Tuesday 20 November 2018

Lt Richard Feachem, RNVR - Wartime Service (AES1 to AES7) - Part 1

Richard Feachem was born in 1914 and went to school at Wellington College in Berkshire. His full name was Richard William de Fécamp Feachem, but was known by most of his peers as "Dick". The " de Fécamp " part of his name came from the area of Normandy, France where his family originated from, but was dropped fairly early on. He graduated from Cambridge University in 1937 with a degree in Archaeology. In the two years which followed he managed to see some remote parts of the world most of us have only read about. In 1937 he was a member of an expedition to NW Greenland and the Canadian Arctic . The following year he was an archaeologist with the Cambridge West Greenland expedition. A 36 minute (silent) video from the Cambridge trip can be seen here: https://player.bfi.org.uk/free/film/watch-cambridge-west-greenland-expedition-1938-1938-online      On one of these two expeditions a geographical feature was named in his honour - Feachem Bay, on the eastern side of Baffin Island.

In 1939 he made an archaeological reconnaissance of the Islas de Bahia, off the north coast of Honduras,  but this work was interrupted by the onset of WWII.
Just before the war it was realised that  experienced, specialist Naval officers would be in great demand if hostilities broke out. As a civilian Feachem  was selected, initially with 3 others, for a new role within the Admiralty - the installation and operation of a number of Coastal Defence U Boat Stations (CDUS) using Radio Direction Finding (now normally called Radar). The four people initially selected were recent University graduates with experience of expeditions/exploration. They were all eager to join the Royal Navy Volunteer Reserve (RNVR) when offered the opportunity to contribute to the war effort. The other three graduates chosen were: George Clifford Evans (a Biologist), Donald Macaulay Carmichael (a Philosopher) and Jack Addison Lewis (a Civil Engineer). They were all commissioned as Sub Lieutenants on 10 Oct 39, their paths frequently crossing over the next few years. Six CDUS were built in N Scotland, Orkney and Shetland during 1939 and 1940. A seventh CDU was later constructed in Iceland in 1942. The seven radar sites were known as Admiralty Experimental Stations (AES) and numbered 1 to 7. Feachem had the distinction of serving on all 7 stations, these being:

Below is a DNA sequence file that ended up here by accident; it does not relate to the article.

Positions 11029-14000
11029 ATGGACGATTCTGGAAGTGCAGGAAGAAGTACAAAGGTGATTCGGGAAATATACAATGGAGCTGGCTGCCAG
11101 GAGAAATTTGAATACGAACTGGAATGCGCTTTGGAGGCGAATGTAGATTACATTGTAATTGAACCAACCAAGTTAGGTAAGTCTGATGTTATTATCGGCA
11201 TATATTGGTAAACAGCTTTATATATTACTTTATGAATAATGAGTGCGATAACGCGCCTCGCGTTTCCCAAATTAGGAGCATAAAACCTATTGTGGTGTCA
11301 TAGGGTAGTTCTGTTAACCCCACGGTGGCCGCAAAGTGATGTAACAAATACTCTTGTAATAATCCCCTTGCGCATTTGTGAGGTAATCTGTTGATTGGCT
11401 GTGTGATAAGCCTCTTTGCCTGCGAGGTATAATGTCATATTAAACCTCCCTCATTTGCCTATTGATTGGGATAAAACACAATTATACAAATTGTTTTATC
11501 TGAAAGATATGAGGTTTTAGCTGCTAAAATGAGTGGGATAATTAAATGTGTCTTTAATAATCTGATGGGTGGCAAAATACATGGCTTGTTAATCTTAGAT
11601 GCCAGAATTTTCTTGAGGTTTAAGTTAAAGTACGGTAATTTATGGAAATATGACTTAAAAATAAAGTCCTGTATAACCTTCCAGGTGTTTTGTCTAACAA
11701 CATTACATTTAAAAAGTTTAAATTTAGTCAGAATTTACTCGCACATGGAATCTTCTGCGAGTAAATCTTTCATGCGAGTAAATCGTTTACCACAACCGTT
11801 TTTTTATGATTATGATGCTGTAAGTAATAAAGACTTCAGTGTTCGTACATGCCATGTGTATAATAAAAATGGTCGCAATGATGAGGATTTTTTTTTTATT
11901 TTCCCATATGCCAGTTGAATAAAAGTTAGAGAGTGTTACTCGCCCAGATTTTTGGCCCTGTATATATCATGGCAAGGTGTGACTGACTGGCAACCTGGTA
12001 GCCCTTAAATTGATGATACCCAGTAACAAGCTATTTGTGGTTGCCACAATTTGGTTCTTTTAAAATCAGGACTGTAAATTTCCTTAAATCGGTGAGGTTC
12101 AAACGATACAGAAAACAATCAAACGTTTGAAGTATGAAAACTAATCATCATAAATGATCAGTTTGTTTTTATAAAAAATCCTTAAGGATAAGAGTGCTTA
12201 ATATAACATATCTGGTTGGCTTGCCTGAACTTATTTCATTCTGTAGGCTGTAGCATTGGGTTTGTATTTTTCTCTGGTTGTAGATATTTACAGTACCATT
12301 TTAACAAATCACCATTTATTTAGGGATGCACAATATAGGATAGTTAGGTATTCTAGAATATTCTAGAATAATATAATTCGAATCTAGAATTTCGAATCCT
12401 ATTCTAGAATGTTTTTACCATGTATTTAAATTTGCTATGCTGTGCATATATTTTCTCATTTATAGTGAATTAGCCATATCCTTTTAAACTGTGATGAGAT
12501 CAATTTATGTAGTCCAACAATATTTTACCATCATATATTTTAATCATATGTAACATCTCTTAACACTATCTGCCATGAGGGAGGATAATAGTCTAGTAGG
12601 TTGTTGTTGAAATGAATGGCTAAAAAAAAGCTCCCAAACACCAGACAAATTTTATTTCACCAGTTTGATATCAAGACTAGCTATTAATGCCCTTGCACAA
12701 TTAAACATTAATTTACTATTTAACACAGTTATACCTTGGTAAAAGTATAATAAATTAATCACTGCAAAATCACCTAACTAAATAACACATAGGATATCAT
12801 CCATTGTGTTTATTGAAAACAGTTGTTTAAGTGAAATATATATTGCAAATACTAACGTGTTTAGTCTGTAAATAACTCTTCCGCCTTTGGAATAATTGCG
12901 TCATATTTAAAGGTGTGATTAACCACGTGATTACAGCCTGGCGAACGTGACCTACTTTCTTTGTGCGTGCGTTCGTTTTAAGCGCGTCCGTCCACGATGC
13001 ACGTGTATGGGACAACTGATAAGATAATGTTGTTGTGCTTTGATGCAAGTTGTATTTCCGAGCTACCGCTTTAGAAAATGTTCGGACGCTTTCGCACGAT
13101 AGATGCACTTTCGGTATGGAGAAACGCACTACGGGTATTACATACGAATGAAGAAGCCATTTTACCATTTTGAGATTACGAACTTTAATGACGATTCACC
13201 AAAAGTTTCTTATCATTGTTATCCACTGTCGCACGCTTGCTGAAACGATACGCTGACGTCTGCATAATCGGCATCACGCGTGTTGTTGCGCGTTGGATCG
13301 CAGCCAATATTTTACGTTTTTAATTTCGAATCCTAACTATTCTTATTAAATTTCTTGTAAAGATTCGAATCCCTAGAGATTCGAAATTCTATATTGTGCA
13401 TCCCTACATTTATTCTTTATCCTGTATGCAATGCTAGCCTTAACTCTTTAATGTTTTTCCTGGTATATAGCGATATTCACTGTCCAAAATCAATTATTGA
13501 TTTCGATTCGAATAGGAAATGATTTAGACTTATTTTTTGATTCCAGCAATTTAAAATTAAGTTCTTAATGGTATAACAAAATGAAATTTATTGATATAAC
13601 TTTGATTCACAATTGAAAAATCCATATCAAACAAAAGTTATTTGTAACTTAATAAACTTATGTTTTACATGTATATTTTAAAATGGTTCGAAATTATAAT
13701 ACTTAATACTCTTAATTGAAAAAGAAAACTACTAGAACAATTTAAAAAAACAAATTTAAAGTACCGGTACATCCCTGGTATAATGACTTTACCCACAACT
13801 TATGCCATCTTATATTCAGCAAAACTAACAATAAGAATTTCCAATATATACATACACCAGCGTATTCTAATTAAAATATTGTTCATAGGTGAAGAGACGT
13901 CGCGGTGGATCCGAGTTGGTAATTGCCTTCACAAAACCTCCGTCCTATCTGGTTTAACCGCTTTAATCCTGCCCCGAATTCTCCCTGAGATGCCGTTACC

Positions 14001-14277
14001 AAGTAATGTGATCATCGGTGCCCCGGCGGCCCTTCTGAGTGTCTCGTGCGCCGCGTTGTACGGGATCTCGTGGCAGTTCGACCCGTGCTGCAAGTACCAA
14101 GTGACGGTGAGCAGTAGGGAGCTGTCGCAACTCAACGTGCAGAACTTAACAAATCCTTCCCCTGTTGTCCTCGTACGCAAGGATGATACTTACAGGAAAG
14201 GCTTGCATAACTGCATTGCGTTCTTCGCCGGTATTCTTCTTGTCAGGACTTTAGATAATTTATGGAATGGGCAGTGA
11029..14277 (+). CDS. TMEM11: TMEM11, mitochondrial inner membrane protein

AES1 - Sumburgh (Grutness), Shetland
AES2 - Fair Isle, Shetland
AES3 - Fair Isle, Shetland
AES4 - Saxavord, Unst, Shetland
AES5 - South Ronaldsay, Orkney
AES6 - Dunnet Head, Caithness
AES7 - Sæból, NW Iceland
The six UK based AES all began life with versions of the radar known by the RAF as AME Type 2, which equipped many RAF Chain Home Low (CHL) sites and it should be noted that there was a Royal Navy presence at many of these RAF stations to pass surface plots the appropriate maritime authorities. Although the AMES Type 2 was poor at picking up low level targets, in many cases it was the only kit available. In Shetland there were to be naval plotting cells at the RAF CHL stations at Clett and Watsness.
Fortunately, Feachem collected photos and stories from his time in the RNVR and his son, Richard Charles Feachem,  has kindly allowed me to use his father's material in producing this article. Each of the AES sites will be dealt with in the order in which he served at them and, at the end, I will give a brief outline of Feachems' distinguished career after the war was over. He spent a significant amount of time at these units in the following order: In Part 1 - AES1, AES3/2, AES4, AES1 (again), AES6, and in Part 2 - AES7,  Signals Department at the Admiralty and, finally, at AES5. It is in that order I have dealt with his wartime service in producing this summary.

AES1 Sumburgh/Grutness
AES1 was the first of the CDUS to be constructed. The unit was operational within 4 months of the decision to build it. The three photos below, from the late Lt Dunworth, show the arrival of some of the equipment at the dock in Lerwick and  AES1 under construction in late 1939:

This third picture from Dunworth shows part of an aerial frame with lighthouse buildings in the background: